Democratic People’s Republic of Korea

31 August 2023
Risk Level: Current Crisis

Crimes against humanity continue to be committed by state authorities against North Korean civilians.


The Democratic People’s Republic of Korea (DPRK), or North Korea, is one of the most authoritarian and repressive countries in the world, severely restricting the universal human rights of its people in a widespread manner. In a report issued in February 2014 the UN Human Rights Council (HRC)-mandated Commission of Inquiry (CoI) on DPRK established responsibility at the highest level of government for ongoing crimes against humanity, as well as other systematic and widespread human rights violations committed by the government against its people.

The CoI’s report detailed harrowing abuses committed by the DPRK government, including extermination, murder, enslavement, torture, imprisonment, rape, forced abortions and other sexual violence, persecution on political, religious, racial and gender grounds, the forcible transfer of populations, the enforced disappearance of persons and the inhumane act of knowingly causing prolonged starvation. The CoI reported that persons accused of political crimes have been subject to execution without trial and that the DPRK government has abducted and disappeared non-nationals. The Office of the UN High Commissioner for Human Rights (OHCHR) continues to gather information that is consistent with the CoI’s findings, according to a January 2023 report. Several reports by the UN Secretary-General have also documented pervasive torture and forced labor among the country’s large detainee population, which includes labor camps, prisons and other detention centers. The government targets perceived political opponents, often sending them to political prison camps where they engage in forced labor.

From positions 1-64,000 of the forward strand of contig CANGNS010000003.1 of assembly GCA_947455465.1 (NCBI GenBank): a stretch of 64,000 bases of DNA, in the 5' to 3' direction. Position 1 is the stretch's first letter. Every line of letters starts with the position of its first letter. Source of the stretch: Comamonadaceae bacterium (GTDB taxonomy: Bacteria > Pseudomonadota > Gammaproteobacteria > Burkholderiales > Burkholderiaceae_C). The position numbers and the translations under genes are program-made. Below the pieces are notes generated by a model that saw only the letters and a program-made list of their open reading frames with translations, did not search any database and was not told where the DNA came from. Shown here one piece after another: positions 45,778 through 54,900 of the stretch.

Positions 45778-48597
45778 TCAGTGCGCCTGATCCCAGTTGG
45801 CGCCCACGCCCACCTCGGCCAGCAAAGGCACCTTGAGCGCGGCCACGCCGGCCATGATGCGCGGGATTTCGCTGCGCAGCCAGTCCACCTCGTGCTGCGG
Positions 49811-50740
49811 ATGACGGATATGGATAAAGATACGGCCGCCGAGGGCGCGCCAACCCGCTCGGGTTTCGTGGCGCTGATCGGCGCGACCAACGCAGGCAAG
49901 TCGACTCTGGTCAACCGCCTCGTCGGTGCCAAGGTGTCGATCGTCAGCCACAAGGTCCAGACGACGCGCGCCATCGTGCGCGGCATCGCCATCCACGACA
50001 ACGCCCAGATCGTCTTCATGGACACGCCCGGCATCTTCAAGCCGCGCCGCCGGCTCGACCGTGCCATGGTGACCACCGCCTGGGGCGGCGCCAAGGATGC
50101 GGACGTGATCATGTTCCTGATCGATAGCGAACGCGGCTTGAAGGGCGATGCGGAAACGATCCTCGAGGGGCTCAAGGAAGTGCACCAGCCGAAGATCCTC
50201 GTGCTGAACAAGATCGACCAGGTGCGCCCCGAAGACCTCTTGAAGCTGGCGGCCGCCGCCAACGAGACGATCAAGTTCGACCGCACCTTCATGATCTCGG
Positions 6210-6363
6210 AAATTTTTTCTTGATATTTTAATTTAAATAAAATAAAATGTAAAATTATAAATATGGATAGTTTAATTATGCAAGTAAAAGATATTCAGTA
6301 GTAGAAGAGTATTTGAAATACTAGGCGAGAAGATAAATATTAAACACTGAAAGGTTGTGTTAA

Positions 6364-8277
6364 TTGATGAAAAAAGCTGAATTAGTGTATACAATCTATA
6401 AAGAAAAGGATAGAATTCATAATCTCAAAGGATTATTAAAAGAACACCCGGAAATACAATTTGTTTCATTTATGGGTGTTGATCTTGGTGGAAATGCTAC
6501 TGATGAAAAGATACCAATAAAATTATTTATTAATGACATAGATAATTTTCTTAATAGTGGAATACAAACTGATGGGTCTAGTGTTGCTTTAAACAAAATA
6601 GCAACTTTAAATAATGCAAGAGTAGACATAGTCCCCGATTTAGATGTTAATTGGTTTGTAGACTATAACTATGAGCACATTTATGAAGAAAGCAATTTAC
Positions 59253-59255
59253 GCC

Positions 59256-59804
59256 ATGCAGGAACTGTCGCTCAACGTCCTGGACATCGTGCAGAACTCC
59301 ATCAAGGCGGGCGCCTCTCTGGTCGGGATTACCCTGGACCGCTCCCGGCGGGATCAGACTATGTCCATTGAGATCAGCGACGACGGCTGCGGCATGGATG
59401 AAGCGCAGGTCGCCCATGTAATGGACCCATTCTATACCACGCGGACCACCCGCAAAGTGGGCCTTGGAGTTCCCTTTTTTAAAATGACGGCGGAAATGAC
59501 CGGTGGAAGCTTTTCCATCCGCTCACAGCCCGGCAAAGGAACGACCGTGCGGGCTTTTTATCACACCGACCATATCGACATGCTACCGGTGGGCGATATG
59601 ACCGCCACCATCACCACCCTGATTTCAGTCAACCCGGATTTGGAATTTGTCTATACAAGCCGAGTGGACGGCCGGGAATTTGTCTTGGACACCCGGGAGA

Since 2020 – under the pretext of preventing the spread of the COVID-19 pandemic – the DPRK government has enforced repressive and unnecessary measures on basic freedoms that have compounded the country’s humanitarian crisis. These prolonged measures, have severely restricted access to food, medicines, healthcare and livelihoods. According to the World Food Programme, at least 10.7 million people are undernourished.

For decades the DPRK government has attempted to insulate itself from international scrutiny. To date the DPRK government has refused to cooperate with international human rights mechanisms and offices, including the OHCHR office in Seoul – which was established in 2015 to monitor and document abuses in the DPRK – and has denied entry to the former and current UN Special Rapporteur on the situation of human rights in the DPRK.